You can find her paper on: Ahmed, F. (2016) An exploration of Naquib al-Attas’ theory of Islamic education as t’adib as an ‘indigenous’ educational philosophy. Educational Philosophy and Theory doi: 10.1080/00131857.2016.1247685




Farah Ahmed and Tahreem Sabir (head teacher of Shakhsiyah School, Slough branch), published a chapter together discussing curricular and pedagogic innovations in Islamic faith-based education, using Shakhsiyah Schools as a case study,  in response to the changing place of Islam in a globalised world.


Their chapter is entitled 'Developing Shakhsiyah Islamiyah: personalized character education for British Muslims' in a book edited by Mukhlis Abu Bakar called 'Living The Faith, Engaging The Mind: Rethinking Madrasah Education In The Modern World'. This is published by Routledge, Oxford UK. 





Along with other researchers in Cambridge University, Farah Ahmed is currently contributing to the development of T-SEDA – A teacher professional development pack to evaluate and improve classroom practice in educational dialogue. She has also co-authored a journal article arising from the development of this pack. In their published paper, they examine two systematic observation methods intended to be used by pre-service and in-service teachers to help increase their awareness of children's participation in productive classroom dialogue. They identify the affordances of these methods for supporting teachers’ reflective practice, focusing in this case on students’ equitable participation in science groupwork activities. 

You can read more about their work here: Vrikki, M. Calcagni, E. Hennessy, S. Calcagni, E. Hennessy, S. Lee, L. Hernández, F. Estrada, N. & Ahmed, F. (2018) Equitable The teacher scheme for educational dialogue analysis (T-SEDA): developing a research-based observation tool for supporting teacher inquiry into pupils’ participation in classroom dialogue. International Journal of Research and Method in Education doi.org/10.1080/1743727X.2018.1467890.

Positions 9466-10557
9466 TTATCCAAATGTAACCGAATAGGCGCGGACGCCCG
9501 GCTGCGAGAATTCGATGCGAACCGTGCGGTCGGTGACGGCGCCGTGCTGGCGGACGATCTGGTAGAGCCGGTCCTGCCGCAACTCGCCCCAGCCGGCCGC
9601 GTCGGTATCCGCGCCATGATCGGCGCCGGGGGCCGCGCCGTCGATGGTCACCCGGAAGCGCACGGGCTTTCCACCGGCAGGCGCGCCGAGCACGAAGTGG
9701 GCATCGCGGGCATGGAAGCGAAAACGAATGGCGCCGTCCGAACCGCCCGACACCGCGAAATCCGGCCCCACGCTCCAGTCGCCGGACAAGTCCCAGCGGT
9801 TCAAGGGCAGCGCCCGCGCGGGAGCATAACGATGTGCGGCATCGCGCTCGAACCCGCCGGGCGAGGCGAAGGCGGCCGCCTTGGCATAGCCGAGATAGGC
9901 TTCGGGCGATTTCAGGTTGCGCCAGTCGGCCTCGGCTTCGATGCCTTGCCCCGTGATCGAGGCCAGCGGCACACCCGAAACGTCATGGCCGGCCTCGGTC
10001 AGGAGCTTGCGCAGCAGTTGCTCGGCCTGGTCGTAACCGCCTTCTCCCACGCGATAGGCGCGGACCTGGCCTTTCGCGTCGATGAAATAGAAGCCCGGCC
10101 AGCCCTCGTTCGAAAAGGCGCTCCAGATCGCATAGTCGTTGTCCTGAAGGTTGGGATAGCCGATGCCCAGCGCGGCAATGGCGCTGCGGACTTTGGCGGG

You can also read more about the research over here: Major, L. Kershner, R. et al. (2018) CEDiR Group working paper (2018) A dialogue about educational dialogue: reflections on the field and the work of the Cambridge Educational Dialogue Research (CEDiR) Group.



Islamic religious education (IRE) in Europe has become a subject of intense debate during the past decade. Farah Ahmed has contributed a chapter called 'Character and Values Education in English schools: what can private Islamic faith and state funded public schools learn from each other?' in a book edited by Jenny Berglund. The book is called 'European Perspectives on Islamic Education and Public Schooling' published by Equinox, Sheffield UK. This book brings together a number of researchers for the first time to explore the interconnections between Islamic educations and public schooling in Europe. 




Masha'Allah, our Director of Education and Research has published an article for the British Educational Research Association in their Journal’s Members magazine! The article is entitled 'Educating the Dialogical Muslim-Self: Revitalising traditional Islamic halaqah for 21st century intercultural education', and features the amazing work being done at Shakhsiyah Schools. You can find her article here.